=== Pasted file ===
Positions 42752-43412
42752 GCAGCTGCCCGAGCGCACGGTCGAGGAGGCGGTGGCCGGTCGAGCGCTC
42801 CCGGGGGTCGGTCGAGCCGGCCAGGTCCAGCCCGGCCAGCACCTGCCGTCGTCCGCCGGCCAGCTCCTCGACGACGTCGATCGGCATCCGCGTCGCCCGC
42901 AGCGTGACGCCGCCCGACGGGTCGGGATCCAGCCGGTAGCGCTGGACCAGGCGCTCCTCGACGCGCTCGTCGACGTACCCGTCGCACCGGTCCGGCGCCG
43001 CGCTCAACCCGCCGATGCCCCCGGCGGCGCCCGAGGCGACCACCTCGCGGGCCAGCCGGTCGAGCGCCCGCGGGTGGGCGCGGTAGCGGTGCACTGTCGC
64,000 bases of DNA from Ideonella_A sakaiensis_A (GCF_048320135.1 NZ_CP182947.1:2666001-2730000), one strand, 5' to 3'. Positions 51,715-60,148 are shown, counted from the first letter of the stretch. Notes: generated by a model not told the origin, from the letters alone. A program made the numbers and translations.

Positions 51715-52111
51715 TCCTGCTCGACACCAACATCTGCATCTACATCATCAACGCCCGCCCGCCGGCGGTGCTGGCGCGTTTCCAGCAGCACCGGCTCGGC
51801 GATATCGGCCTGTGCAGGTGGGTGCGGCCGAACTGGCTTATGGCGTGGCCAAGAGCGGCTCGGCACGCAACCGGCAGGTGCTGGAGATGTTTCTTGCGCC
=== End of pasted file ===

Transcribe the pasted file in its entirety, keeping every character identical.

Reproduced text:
Positions 42752-43412
42752 GCAGCTGCCCGAGCGCACGGTCGAGGAGGCGGTGGCCGGTCGAGCGCTC
42801 CCGGGGGTCGGTCGAGCCGGCCAGGTCCAGCCCGGCCAGCACCTGCCGTCGTCCGCCGGCCAGCTCCTCGACGACGTCGATCGGCATCCGCGTCGCCCGC
42901 AGCGTGACGCCGCCCGACGGGTCGGGATCCAGCCGGTAGCGCTGGACCAGGCGCTCCTCGACGCGCTCGTCGACGTACCCGTCGCACCGGTCCGGCGCCG
43001 CGCTCAACCCGCCGATGCCCCCGGCGGCGCCCGAGGCGACCACCTCGCGGGCCAGCCGGTCGAGCGCCCGCGGGTGGGCGCGGTAGCGGTGCACTGTCGC
64,000 bases of DNA from Ideonella_A sakaiensis_A (GCF_048320135.1 NZ_CP182947.1:2666001-2730000), one strand, 5' to 3'. Positions 51,715-60,148 are shown, counted from the first letter of the stretch. Notes: generated by a model not told the origin, from the letters alone. A program made the numbers and translations.

Positions 51715-52111
51715 TCCTGCTCGACACCAACATCTGCATCTACATCATCAACGCCCGCCCGCCGGCGGTGCTGGCGCGTTTCCAGCAGCACCGGCTCGGC
51801 GATATCGGCCTGTGCAGGTGGGTGCGGCCGAACTGGCTTATGGCGTGGCCAAGAGCGGCTCGGCACGCAACCGGCAGGTGCTGGAGATGTTTCTTGCGCC